After seeing them tirelessly walk the halls of the administrative office buildings of the Senate and House, pour their hearts out in countless media interviews and editorials, and otherwise put their lives on hold for the last six months, no one would blame them if they ended this seemingly quixotic quest. But they show no signs of giving up.

They do it because they nobly believe no parent, spouse, or sibling should ever experience similar suffering. These families showed the almost-indescribable courage to not just shake off their grief and get out of bed in the morning, but to advocate for meaningful changes on all the issues that lead to gun violence—mental health, community and family, and gun responsibility. In more than 100 meetings with legislators in Washington; Hartford; Trenton, New Jersey; Dover, Delaware; Springfield, Illinois; and elsewhere, they have told their stories. And though victory has eluded them in Washington thus far, they have tasted enough success to give them the courage to continue, aware that they have just rounded mile one of a lifelong marathon.

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After an April gun control compromise was voted down in the Senate, one Newtown dad said he was “disappointed but not defeated.”

Their travails are especially heartening to me. The morning after the shootings occurred in the town I have called home, on and off, for 43 years, I banded together with neighbors and friends to try to make some sense of this senseless act of violence. As 26 grieving families awoke to contemplate life without their loved ones, some of the more fortunate of us gathered on Holcombe Hill, Newtown’s highest point, to console each other and ask what we could do to help the town heal, to change the laws and attitudes of the land, and to ensure this unthinkable tragedy could never happen elsewhere. Out of this, we founded Sandy Hook Promise, a grassroots group dedicated to ensuring that December 14, 2012, will mark the apex of gun violence in America and the tipping point for passing sensible gun laws.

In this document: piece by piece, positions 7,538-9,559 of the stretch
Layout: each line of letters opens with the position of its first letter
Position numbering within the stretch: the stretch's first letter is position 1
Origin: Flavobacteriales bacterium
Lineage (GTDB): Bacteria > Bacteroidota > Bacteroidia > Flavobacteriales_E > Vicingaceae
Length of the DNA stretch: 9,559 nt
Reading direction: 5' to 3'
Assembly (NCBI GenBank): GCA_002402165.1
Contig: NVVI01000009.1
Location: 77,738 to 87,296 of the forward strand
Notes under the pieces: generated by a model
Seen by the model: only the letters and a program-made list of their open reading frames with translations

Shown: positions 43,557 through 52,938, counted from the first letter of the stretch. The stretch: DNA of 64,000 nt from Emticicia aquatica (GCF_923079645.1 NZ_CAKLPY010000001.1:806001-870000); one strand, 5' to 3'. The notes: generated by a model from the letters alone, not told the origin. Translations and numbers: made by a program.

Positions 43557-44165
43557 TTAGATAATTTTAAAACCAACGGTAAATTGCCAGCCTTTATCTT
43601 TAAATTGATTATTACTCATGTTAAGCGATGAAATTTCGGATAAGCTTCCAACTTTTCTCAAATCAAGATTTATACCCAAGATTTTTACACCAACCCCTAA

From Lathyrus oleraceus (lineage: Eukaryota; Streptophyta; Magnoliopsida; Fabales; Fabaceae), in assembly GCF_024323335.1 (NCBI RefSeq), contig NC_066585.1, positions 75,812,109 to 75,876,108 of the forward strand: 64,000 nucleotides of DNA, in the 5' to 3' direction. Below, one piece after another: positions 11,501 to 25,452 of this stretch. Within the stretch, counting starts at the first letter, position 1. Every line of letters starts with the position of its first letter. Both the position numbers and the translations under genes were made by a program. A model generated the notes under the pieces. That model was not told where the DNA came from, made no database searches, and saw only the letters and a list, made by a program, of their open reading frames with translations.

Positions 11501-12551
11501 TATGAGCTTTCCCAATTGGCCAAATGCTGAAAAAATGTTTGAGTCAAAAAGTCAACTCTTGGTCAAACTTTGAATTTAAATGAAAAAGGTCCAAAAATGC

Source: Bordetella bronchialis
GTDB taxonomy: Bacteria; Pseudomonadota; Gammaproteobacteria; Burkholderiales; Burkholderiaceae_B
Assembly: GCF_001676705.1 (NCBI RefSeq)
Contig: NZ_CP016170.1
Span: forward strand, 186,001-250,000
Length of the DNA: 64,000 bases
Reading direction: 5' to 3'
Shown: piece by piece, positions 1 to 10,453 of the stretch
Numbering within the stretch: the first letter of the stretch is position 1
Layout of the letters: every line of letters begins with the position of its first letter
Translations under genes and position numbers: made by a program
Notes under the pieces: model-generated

Unfortunately, since Sandy Hook, there have been more than 5,000 gun deaths in the country. Just as mass shootings in Tucson, Arizona, and Aurora, Colorado, and at Virginia Tech were committed by men with mental illness—and with unconscionably easy access to lethal weapons—five people were killed last week by a gunman in Santa Monica, California. This is why the families of Sandy Hook are willing to give the Senate, which narrowly defeated a bipartisan bill to enhance the system of background checks, another chance.

They know it won’t be easy. They’ve already met, again, with senators who opposed the bill sponsored by Joe Manchin and Pat Toomey and House leaders who, though they profess to share their pain, held out no legislative remedy. Yet as frustrating as these meetings can be, their approach continues to rise above partisanship. "When you are on the other side of something like this, you're not afraid anymore,” Wheeler told one congressman Tuesday. “We’re not yellers,” Marquez-Greene told another. “Just tell us what we can do to help, because we are not going anywhere.”